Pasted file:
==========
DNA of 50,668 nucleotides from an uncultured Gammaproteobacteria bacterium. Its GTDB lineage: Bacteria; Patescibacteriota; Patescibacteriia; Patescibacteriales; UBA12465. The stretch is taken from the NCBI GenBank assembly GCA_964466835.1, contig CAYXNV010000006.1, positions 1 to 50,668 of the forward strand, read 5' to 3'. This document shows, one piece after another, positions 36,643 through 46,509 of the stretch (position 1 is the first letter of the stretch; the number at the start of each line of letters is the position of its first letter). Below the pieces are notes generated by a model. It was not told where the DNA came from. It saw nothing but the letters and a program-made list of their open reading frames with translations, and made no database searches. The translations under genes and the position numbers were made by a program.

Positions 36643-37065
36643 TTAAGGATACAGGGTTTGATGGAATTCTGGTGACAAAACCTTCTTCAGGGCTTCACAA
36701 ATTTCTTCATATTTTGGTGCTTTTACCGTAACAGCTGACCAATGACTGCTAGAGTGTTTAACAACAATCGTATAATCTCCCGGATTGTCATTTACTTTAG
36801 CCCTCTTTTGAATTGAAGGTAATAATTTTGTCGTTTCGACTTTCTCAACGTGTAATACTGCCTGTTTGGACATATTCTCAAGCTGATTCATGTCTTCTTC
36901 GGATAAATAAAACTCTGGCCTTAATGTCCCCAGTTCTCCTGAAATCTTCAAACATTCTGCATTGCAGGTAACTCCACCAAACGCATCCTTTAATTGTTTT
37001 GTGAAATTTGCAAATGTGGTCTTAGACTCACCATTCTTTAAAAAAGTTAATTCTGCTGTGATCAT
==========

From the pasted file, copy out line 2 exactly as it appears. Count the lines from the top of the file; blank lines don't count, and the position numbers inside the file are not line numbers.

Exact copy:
Positions 36643-37065